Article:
Leading edge use of composites



Process – Fraunhofer ICT, Germany

Production process for lightweight structures based on sandwich structures and spraying of resins, typically fibre-reinforced polyurethane. In the context of an innovative project on lightweight construction, a diesel engine casing for a rail vehicle was manufactured for demonstration purposes. The demonstrator consisted of eight sandwich components manufactured using a fibre spraying process. In this project, structurally-loaded components were produced for the first time using this manufacturing process. The size of the individual components and the overall dimensions of the demonstrator were also unique. Benefits include weight savings > 45% compared to a reference structure – cost efficient manufacturing process for large sandwich components – development of design, characterisation and simulation principles for polyurethane sandwich structures. The polyurethane system meets the CEN/TS 45545 flame and fire protection standard.

Copyright: FRAUNHOFER ICT / JEC Innovation Awards (Fraunhofer)


Railway – TCI, France

Noise suppressor designed and used in the railway environment by the staff during train manufacturing. The main aim is the hearing protection during the brake tests. The device has a connector to the compressed air system of the brake circuit, a tap and a release pipe which reduces noise. Except the tap, the parts are carried out in composite materials: fibreglass, para- aramid synthetic fibre (Kevlar®), epoxy resin and a complex absorbing textile glass product. The basic appliance provides hearing protection. A second version is equipped with a pressure control that informs the user if the pressure is lower or equal to 7.5 bars, he doesn’t permit the train to leave. Key benefits include noise reduction – only 75 dB (80cm from the ear of the user) against 120 dB for conventional systems. It is lightweight – thanks to the use of composite materials, the tool weighs 800g against 1800g for previous devices.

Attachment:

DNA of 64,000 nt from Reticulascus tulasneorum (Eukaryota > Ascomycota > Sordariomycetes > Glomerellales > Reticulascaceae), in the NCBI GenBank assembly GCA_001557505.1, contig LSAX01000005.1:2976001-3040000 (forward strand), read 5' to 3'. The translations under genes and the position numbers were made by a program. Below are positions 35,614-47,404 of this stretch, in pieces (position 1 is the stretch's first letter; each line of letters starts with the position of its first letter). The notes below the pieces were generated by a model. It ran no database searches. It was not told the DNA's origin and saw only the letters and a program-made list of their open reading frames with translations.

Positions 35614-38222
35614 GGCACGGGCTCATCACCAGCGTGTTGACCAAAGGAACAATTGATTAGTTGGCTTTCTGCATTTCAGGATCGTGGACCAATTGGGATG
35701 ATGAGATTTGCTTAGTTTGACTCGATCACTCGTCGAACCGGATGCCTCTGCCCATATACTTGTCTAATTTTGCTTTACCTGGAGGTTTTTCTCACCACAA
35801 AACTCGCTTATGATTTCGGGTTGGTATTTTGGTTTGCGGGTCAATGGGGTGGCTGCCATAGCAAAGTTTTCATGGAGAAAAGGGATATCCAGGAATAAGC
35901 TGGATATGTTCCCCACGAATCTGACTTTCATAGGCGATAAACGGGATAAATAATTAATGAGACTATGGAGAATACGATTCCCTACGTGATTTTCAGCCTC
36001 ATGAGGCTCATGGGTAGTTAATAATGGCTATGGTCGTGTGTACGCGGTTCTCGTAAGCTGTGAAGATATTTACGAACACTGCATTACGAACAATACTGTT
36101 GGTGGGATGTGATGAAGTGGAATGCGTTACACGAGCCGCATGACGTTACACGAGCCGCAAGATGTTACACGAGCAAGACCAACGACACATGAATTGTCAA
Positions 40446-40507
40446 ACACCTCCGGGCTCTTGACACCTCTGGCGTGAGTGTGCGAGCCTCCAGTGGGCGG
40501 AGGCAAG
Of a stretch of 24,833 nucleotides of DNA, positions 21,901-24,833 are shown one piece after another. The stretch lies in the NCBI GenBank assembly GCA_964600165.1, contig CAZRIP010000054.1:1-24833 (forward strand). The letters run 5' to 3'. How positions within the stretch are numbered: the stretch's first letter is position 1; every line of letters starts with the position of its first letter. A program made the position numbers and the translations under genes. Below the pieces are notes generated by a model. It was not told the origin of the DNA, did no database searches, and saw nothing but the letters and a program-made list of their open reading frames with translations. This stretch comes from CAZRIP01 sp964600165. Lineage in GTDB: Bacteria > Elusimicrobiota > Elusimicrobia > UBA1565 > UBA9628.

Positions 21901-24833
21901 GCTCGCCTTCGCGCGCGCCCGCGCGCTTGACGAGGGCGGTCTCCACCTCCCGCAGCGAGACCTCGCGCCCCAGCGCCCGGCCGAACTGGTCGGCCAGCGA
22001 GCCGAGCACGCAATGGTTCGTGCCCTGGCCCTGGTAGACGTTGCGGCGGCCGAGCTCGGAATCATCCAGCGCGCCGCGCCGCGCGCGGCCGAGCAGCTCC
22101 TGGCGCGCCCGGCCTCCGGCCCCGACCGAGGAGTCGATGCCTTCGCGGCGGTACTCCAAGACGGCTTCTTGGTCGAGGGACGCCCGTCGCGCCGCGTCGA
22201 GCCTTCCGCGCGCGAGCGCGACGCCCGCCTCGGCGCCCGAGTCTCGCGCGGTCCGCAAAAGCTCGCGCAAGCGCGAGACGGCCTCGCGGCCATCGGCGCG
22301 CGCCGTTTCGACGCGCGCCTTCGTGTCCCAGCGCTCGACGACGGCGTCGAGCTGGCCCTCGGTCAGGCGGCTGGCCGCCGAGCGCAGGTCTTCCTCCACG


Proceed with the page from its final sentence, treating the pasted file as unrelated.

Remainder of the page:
Copyright: TCI/JEC Innovation Awards (Railway)


Aeronautics – EADS, France

New non-destructive testing system for the inspection of composite parts used in the aeronautic industry. The technology uses lasers to generate and detect ultrasonic waves in composite materials. The new system uses articulated robots to position an inspection head around the parts to be inspected. The articulated robots provide unmatched flexibility for the inspection of large and small composite parts of complex shapes. The fraction of composites and their complexity have massively increased in the aircraft of the most recent major programs such as the Lockheed Martin F-35, the Boeing 787, and the Airbus A400M and A350 XWB. As these programs ramp up production, the need for additional non-destructive testing machines will surge. The innovation reduces the total capital investment and labour costs, limits the number of skilled people required and improves delivery schedules.

Copyright: Airbus S.A.S. by S. Bonniol / JEC Innovation Awards (EADS)


Construction – Acciona Infraestructuras, Spain

The world’s longest stress ribbon bridge of its type using pre- tensioned CFRP cables as the main load- bearing members. A pedestrian bridge measuring 216 meters long, three meters wide and 0.25 meters deep. The bridge is made up of 16 rows of CFRP cables running parallel to each other through the entire length of the bridge; each row includes five CFRP cables, each 43.4 meters in length and 42 mm in diameter. In total, 80 CFRP cables 43.4 meters in length and 42 mm in diameter were used and each cable was pre-tensioned to 70 t. The CFRP cables were fixed to the abutment using specially designed and developed pin-and-socket fittings. The stainless steel fittings were fixed inside the concrete during the construction of the abutment. The CFRP cables were manufactured using a new process developed specifically for their production under controlled workshop conditions.

Copyright: Acciona Infraestructuras / JEC Innovation Awards


Marine – Astilleros Santa Pola S.L, Spain